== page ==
“The boundary lines have fallen for me in pleasant places; I have a goodly heritage.” Psalm 16:6
Celebrating the increasing cultural diversity of our new environment has helped move me to a new reading and new appreciation of my favorite verse in Psalm 16. Gratitude for the opportunities in Kansas City, heartland of the U.S., to relate to people of diverse cultures – from the Middle East, from Congo, from Mexico – leads Kate and me to contemplate again the real, tangible “boundary lines” and borders of our lives. In serving alongside Disciple and UCC church members in Mexico for three years we experienced many ways that extended the “boundary lines” of our lives as we sought to strengthen ties between churches in the U.S. and Mexico.
In reading verse 6 of Psalm 16 today, “the heritage” I embrace is that of being a Christian concerned about the prospects for full and abundant life of all human beings. In reading the Bible I am now guided by the conviction that the Bible testifies repeatedly to God’s love for ALL people and never should be read as favoring one people over another based on national identity. In a nutshell, the Bible, I now believe, aims to shape and strengthen persons whose fundamental loyalty and identity will be to think and act as “global citizens”.
Reflecting on the changes in the “boundary lines” in my own life has heightened my attention to the changes in the borders of my country and especially the changes in the U.S.-Mexico border.
Two artists, a Mexican and a U.S. citizen, have recently called attention to the redrawing of that border in the negotiations with Spain that resulted in the Adams-Onís Treaty of 1821. The Treaty ceded Spain’s claim to Florida as well as much of the Pacific Northwest to the U.S.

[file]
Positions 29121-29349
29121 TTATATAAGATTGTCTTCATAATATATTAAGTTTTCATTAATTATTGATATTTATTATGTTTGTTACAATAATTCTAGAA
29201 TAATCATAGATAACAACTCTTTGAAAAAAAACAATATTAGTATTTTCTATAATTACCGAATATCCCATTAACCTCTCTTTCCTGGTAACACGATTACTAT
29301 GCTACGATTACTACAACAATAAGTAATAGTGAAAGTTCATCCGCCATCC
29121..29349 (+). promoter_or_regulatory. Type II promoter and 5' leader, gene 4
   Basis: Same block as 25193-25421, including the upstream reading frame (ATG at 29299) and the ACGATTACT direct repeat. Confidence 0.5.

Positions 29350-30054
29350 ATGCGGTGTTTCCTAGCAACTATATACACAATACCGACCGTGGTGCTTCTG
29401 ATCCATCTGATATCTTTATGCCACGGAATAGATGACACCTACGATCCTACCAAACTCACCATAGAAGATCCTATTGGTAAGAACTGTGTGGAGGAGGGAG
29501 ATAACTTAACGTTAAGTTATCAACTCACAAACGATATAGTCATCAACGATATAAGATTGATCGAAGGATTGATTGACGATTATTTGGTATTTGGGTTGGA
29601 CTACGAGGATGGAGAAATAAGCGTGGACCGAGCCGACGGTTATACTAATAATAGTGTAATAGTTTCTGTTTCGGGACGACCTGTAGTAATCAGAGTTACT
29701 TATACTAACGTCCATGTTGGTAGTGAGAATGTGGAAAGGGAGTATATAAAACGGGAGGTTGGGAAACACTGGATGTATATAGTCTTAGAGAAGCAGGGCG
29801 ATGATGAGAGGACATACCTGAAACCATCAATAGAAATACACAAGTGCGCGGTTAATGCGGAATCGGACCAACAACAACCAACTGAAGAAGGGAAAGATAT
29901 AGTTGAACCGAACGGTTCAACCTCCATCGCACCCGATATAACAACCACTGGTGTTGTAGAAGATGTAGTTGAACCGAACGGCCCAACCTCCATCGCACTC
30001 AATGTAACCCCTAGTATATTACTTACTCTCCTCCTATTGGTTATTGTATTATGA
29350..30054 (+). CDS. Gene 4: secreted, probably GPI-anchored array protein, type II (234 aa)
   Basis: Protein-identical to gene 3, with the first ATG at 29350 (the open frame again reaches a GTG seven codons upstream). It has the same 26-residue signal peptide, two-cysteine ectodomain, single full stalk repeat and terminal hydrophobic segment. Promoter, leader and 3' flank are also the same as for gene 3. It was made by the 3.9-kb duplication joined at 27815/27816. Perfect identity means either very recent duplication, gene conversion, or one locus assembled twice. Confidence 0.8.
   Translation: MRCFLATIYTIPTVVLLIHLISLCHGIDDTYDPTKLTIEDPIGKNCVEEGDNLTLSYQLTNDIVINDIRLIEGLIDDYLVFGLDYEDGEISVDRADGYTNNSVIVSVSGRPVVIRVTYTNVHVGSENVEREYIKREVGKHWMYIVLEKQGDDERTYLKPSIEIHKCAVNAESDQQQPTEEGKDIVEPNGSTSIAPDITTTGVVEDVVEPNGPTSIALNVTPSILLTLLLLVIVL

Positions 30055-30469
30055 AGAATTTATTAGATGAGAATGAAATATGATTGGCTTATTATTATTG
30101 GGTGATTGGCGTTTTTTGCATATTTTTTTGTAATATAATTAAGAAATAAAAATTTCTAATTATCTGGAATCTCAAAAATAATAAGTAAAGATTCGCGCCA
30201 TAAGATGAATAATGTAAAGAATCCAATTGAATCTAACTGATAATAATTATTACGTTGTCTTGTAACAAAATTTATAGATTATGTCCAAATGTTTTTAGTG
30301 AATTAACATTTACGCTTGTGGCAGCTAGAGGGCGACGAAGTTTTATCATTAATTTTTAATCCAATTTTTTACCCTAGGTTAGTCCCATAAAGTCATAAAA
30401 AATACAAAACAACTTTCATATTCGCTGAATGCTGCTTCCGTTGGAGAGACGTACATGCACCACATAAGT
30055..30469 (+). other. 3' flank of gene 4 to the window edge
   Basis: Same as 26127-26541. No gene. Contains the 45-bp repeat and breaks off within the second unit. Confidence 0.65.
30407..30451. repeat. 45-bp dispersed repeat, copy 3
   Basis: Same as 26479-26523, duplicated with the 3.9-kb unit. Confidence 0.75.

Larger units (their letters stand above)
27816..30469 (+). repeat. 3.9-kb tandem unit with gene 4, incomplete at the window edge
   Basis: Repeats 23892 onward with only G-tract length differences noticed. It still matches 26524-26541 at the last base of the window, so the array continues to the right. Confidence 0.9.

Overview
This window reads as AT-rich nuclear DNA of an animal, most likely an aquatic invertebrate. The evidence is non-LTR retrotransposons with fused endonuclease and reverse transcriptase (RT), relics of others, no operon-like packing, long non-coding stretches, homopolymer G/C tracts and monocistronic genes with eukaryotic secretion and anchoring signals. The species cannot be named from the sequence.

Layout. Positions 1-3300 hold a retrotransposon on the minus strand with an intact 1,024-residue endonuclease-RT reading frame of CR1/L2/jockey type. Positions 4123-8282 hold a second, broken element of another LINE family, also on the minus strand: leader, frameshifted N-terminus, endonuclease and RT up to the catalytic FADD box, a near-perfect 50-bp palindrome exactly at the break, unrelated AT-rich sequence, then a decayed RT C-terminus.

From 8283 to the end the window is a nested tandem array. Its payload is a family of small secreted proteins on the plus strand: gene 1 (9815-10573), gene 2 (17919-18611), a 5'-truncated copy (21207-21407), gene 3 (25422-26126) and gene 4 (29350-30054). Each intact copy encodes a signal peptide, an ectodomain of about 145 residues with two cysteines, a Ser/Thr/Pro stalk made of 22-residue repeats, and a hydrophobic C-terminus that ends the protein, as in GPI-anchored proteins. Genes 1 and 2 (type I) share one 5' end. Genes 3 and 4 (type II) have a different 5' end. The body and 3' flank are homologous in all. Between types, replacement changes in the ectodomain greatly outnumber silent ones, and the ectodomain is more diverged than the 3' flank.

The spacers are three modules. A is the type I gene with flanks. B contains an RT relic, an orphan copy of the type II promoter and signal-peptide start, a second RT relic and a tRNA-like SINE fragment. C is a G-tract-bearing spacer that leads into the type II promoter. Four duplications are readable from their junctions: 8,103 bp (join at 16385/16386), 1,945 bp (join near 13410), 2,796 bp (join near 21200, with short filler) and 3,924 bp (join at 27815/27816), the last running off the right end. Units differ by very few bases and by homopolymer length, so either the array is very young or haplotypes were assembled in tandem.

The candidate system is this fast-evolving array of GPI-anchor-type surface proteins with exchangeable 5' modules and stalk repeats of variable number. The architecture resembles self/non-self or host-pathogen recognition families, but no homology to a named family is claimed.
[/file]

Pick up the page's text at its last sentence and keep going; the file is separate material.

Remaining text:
Although in Article 3 of the 1821 Adams-Onís Treaty the U.S. agreed that it “renounces all claim to the said Territories FOREVER (my emphasis)”, twenty seven years later Mexico lost a half million square miles of its Territory in the Mexican-American War of 1848. The artists’ “DeLIMITations” project thus reminds us in a dramatic way of what Mexico lost. “So that’s the thing for both of us — let’s mark the wound, let’s make the scar” declared¬¬ the artist Marco Ramirez.
The “DeLIMITATIONS” project also reminds us that both the actual borders between nations and the border policies of nations are in flux today in an increasingly interdependent world. In placing the obelisk of the 1821 Mexico-U.S. border in Dodge City, Kansas the artists learned that the town where “Gunsmoke’s” Sheriff Matt Dillon kept the peace is now 60 per cent Latino. And recent travelers in Europe return with accounts of crossing borders on that continent with no visa requirement.
These developments point to the day when the longest border in the world dividing a rich nation and a developing nation will be viewed very differently by the people of the U.S. and Mexico. The rise of the Latino population in “El Norte” and the more permeable borders in Europe today fuel the hope that historic changes are indeed “erasing borders” throughout the globe.